The old KenmareCemetery can be found just outside the town of Kenmare. Take the road to Glengarriff and just over the bridge turn left. You will find the graveyard just before you come to the Sheen Falls Hotel. Theres a sign that says no access but this means no access to the land beside the Burial Ground.
The graveyard was the site of an early monastic settlement founded by Saint Finian of Innisfallen who died at the end of the 7th Century. The Church of St Finian is in now ruins.
Nearby you will see the Famine Plot (Irish potato famine) where over 5,000 local people are said to have been buried during the great famine. Such was the level of poverty in the area during the great Irish famine that the medical officer in the Kenmare workhouse (a workhouse was the name given to feeding stations set up by the English to feed the starving during the Irish potato famine) described the workhouse as “an engine for producing disease and death”.
Regarded by many as the focal point of the National Park. Muckross House enjoys a majestic location looking out onto Muckross Lake. The house was designed by William Burns a Scottish architect for Henry Arthur Herbert and his wife Mary Balfour. With a total of some sixty-five rooms, it was built in Tudor style and typified the elegant lifestyle of the 19th century land owning class. Muckross house itself was built over a period of years from 1839 to 1843 but further work was carried out during the 1850’s in preparation for Queen Victoria’s visit. It is said that these improvements for the Queen's visit were a contributory factor to the financial difficulties suffered by the Herbert family which resulted in the sale of the estate. At the time the building is reported to have cost some £30,000.
The Herbert family sold Muckross house in 1899 to Lord Ardilaun of the Guinness family who in turn sold it on to the Bowers Bourn family of California in 1910. They presented it as a wedding present (everyone should give a house as a wedding present) to their daughter Maud and her husband Arthur Vincent. The house became home to Maud and her husband Arthur Vincent and during the years between 1911 and 1932, over £110,000 was lavished on improvements to the Estate. In 1915 the SunkenGarden, designed by Wallace and Co. of Colchester, was laid out. The Rock Garden was developed on a natural outcrop of Carboniferous limestone and the Stream Garden was also landscaped.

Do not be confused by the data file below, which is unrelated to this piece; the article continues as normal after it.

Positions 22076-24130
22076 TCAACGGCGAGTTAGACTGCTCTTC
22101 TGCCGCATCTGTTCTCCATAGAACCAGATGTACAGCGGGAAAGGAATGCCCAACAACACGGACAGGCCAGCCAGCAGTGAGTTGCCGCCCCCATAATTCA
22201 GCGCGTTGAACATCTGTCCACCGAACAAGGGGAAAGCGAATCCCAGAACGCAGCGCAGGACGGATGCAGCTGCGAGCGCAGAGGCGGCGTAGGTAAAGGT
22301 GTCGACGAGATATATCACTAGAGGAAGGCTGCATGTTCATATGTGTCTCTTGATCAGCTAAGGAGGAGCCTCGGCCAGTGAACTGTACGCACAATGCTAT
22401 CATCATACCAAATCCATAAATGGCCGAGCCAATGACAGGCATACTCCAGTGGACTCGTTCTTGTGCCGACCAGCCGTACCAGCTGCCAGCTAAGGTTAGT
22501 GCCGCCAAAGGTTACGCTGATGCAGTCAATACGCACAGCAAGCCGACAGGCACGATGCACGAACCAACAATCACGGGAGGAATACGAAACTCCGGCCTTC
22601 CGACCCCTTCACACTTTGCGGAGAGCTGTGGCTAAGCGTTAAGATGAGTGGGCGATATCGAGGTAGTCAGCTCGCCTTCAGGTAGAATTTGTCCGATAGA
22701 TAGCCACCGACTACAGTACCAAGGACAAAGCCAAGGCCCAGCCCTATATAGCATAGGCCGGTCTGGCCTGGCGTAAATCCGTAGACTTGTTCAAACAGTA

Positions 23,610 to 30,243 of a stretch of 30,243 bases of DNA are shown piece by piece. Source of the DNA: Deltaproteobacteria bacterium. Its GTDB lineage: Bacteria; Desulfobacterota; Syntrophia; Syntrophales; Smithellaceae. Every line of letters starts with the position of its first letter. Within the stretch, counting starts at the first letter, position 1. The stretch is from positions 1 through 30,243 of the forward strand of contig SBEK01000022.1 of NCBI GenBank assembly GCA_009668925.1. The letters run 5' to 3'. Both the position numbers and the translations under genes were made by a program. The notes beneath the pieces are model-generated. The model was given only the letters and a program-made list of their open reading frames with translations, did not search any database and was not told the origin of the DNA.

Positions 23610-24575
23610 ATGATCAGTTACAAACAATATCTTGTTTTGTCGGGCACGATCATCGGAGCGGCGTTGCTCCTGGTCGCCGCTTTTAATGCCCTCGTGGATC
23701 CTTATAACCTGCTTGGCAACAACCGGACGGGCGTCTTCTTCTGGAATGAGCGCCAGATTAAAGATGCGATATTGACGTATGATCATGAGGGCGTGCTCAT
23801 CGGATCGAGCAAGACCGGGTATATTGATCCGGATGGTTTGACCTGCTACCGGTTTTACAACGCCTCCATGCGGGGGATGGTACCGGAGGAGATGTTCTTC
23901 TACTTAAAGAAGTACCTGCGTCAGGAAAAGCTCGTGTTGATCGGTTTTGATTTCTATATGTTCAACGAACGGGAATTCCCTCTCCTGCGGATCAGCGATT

Maud Vincent died of pneumonia in New York in February 1929 on her way to visit her parents in California. Her husband and children continued to live at Muckross for a further three years until 1932. In 1932 Mr Vincent with his parents-in-law, donated the house and gardens to the Irish nation.
The Bourn Vincent Memorial Park Bill was put before Dáil Éireann (Irish Parliament) on December 7th 1932 and it took effect on December 31st. Under this Act, the Commissioners of Public Works were required to 'maintain and manage the Park as a National Park for the purpose of the recreation and enjoyment of the public'.
The house is open to the public, an entrance fee applies. Visit the Muckross House website for details. Entrance to the gardens is free.
Also of interest at Muckross is a Traditional Farm, a Craft Shop (incorporating weaving, pottery and bookbinding workshops) and a Garden Restaurant.
Muckross House & Muckross Traditional Farms are fully accredited Museums.
Muckross Abbey is both an Old Irish Monastery & Modern Irish Graveyard. It is situated in the middle of the national park and a five minute walk from Muckross house car park. It dates back to the beginnings of Christianity in Ireland. The first monastery was reputed to have been built here by Saint Fionan sometime in the 6th century.
What you see today are the ruins of a Franciscan friary which was founded here in the 15th century and are in very good state of preservation with the walls of the Cloister and its associated buildings in their original and complete state. The monks of Muckross Abbey were driven out in the 1650’s by the infamous Cromwellian forces.
Right next to the abbey is a graveyard which is in a poor state of repair but is still used to this day as an active burial ground. The graveyard is said to hold the remains of the O’Donoghue chieftains amongst many others in it's grounds.
Access to Muckross Abbey is free and it is open year round. A visit is recommended.
It is as the name says a waterfall, and like all waterfalls it is best seen after heavy rains. Torc waterfall is a 5 minute walk off the N71 Killarney Kenmare road through scenic woodland. The waterfall is some 70 to 80 feet high and the Owengarriff river which feeds it rises in “The Devil’s Punchbowl” on nearby Mangerton mountain.
If you want a good viewing point of the lakes then push yourself a little further and climb the 100 or so steps immediately to the left of the waterfall to get some excellent views of the lakes. Torc waterfall is one of Killarney’s most well known tourist attractions and a traditional stopping point for bus and coach tours. As a result it can get busy and congested around this area in the peak summer months.